Three Bridges Boat Trip from Edinburgh

Three Bridges Boat Trip from Edinburgh. On a boat cruise to Inchcolm Island, you’ll get a chance to see some of Edinburgh’s lesser-known sights, including a medieval abbey and a colony of sea lions and seals. In addition to avoiding the crowds on land, you’ll get the best views of the Three Bridges.

Three Bridges Boat Trip from Edinburgh


  • Escape the crowds on land during a cruise to Inchcolm Island from Edinburgh
  • Choose a departure time to suit your schedule
  • Enjoy the best views of the UNESCO-listed Forth Bridge
  • Increase your chances of spotting wildlife such as puffins and seals
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Queensferry information

East of Grangemouth on the Forth Estuary’s narrowest point, Queensferry, also known as South Queensferry, sits on the south shore, looking across to North Queensferry, its identical twin on the Fife shore. Settlements on both sides of the river, as well as the ferries that connect them, likely date back to ancient times as this is an obvious place to cross the river when traveling from Edinburgh to Fife.

Queen Margaret, Malcolm III’s wife, was the “Queen” of Queensferry. When she married Malcolm in Dunfermline in 1070, she established a church in the town. The Forth Estuary became a pilgrimage site, resulting in an increased need for transportation. The result was the Queen’s Ferry, built with Margaret’s money and run by Dunfermline monks. A variety of landing spots were used in or near the village depending on the tide and weather conditions.

Edinburgh Three Bridges & Inchcolm Island Cruise

The construction of a suspension bridge over the narrows began in 1879. Thomas Bouch, who built the Tay Railway Bridge in 1878, designed this. On December 28th, 1879, the Tay Bridge collapsed, killing many people, and the construction of Bouch’s Forth Bridge was put on hold. Sir John Fowler and Benjamin Baker designed the Forth Rail Bridge, which was completed between 1883 and 1890, and it is an example of conservative over-engineering.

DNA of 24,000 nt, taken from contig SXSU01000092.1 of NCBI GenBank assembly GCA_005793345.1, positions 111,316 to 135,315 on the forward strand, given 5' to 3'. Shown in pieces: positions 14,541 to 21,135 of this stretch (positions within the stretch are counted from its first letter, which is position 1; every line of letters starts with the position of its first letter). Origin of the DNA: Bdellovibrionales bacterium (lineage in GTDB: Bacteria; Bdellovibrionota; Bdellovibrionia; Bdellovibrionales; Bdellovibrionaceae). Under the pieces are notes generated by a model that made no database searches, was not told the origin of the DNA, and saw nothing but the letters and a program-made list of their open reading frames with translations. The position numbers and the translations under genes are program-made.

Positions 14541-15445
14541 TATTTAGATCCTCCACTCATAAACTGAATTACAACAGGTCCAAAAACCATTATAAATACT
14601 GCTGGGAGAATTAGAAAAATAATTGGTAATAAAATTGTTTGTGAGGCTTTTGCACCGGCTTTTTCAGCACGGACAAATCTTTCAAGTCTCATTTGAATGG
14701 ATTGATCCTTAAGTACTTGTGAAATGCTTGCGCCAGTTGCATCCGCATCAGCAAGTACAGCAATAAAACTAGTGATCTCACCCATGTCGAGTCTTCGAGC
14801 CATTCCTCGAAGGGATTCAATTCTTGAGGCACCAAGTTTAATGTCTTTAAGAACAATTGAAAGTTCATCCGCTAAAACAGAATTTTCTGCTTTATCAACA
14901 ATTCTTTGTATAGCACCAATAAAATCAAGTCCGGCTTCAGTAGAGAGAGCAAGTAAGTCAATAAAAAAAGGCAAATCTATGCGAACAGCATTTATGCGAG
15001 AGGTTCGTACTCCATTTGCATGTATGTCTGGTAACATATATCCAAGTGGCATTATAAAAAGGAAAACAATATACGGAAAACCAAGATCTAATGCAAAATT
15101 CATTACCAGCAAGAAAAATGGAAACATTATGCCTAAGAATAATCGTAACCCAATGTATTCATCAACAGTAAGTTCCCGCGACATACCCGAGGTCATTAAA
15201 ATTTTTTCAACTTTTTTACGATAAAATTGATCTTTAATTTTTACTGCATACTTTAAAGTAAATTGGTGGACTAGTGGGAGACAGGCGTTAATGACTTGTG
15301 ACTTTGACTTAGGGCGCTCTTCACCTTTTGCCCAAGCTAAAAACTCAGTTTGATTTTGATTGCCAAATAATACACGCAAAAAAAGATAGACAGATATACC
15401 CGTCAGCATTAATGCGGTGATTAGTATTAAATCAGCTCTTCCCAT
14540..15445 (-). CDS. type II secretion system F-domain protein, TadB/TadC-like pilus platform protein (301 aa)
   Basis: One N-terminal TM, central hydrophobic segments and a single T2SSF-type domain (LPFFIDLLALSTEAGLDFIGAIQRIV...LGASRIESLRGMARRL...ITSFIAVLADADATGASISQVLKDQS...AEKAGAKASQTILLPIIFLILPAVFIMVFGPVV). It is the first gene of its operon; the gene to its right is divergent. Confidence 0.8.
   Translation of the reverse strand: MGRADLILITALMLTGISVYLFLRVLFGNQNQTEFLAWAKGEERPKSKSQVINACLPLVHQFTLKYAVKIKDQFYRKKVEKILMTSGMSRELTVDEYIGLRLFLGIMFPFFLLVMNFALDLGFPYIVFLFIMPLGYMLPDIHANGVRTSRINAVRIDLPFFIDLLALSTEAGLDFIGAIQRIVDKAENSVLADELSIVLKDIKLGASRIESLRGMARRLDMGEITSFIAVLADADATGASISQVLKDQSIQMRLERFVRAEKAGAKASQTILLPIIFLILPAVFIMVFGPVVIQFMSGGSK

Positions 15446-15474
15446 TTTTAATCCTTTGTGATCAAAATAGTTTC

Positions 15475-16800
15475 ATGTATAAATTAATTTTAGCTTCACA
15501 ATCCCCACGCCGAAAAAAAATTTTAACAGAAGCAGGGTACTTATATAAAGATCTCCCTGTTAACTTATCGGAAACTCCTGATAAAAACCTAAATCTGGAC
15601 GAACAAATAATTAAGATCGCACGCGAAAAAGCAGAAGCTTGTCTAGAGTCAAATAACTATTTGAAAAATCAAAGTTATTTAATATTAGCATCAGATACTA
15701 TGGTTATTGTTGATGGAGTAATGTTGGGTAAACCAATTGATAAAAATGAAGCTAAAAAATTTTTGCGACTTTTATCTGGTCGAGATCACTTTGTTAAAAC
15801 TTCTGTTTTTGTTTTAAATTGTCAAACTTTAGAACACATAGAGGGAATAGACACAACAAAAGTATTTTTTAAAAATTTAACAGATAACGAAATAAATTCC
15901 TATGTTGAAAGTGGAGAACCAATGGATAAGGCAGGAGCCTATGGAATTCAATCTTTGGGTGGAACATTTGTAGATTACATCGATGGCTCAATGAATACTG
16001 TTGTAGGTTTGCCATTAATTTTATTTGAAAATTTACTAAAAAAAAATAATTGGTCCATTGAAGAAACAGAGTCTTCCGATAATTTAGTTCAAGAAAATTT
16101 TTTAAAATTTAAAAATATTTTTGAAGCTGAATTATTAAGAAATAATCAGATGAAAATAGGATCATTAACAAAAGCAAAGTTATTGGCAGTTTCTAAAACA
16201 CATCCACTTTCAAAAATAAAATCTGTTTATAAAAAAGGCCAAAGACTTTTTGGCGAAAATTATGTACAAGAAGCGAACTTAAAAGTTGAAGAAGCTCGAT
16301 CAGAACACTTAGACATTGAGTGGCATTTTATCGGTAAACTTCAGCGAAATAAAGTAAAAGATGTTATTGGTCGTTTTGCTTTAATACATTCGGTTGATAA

The importance of ferries was restored with the invention of the internal combustion engine. Over 40,000 people and 600,000 cars and 200,000 goods vehicles were transported across the Queensferry Passage by four ferries each year in the early 1950s; this was the busiest ferry in Scotland at the time. A car cost between 2/6d and 7/6d in 1956, while a lorry cost between 4/6d and 54/-. A single rider paid 5 dinars.

The Forth Road Bridge, built between 1958 and 1964, became Queensferry’s second world-class bridge. After nearly 900 years of service, the Queen officially opened the new bridge on September 4, 1964. On 11 February 2008, bridge tolls were abolished completely, with a northbound-only charge of $1.00 for a car. A second road bridge, the Queensferry Crossing, was built to the west of the first one, which opened in 2017, due to problems with the first one.

Day Trip To South Queensferry With A Local: Private & Personalized

The road and rail bridges on either side of Queensferry define it. However, it encompasses far more than that. Once an important trading and fishing port, it still retains an atmosphere that can transport you back in time more easily than most places in the country. The narrowness and twistiness of Queensferry High Street mean that cars intrude far more than they would elsewhere, so if you’re lucky enough to catch it when there’s no traffic, that is.

One of the best collections of buildings you’ll find anywhere can be found in Queensferry. From 1441, the oldest building is St. Mary’s church. On the High Street, “Black Castle,” built in 1626, is the oldest residence. The maid of the sea captain it was built for was accused of paying a beggar woman to cast a spell on him when he was lost at sea with his ship. Both women were accused of witchcraft and executed by crucifixion. The nearby Tolbooth was built in the 1600s, but the tower was only completed in 1720.

The town’s steeply sloping site above the shore necessitated an unusual stepped cross-section for the High Street. As a result, on the street’s inland side, there are now elevated pavements that enhance the ambiance even further. Queensferry is a popular destination for many reasons, including its proximity to Edinburgh, making it a crowded one at times. You can still catch a glimpse of the 1700s Queensferry depicted by Robert Louis Stevenson in “Kidnapped” if you try to catch it at a quiet time.

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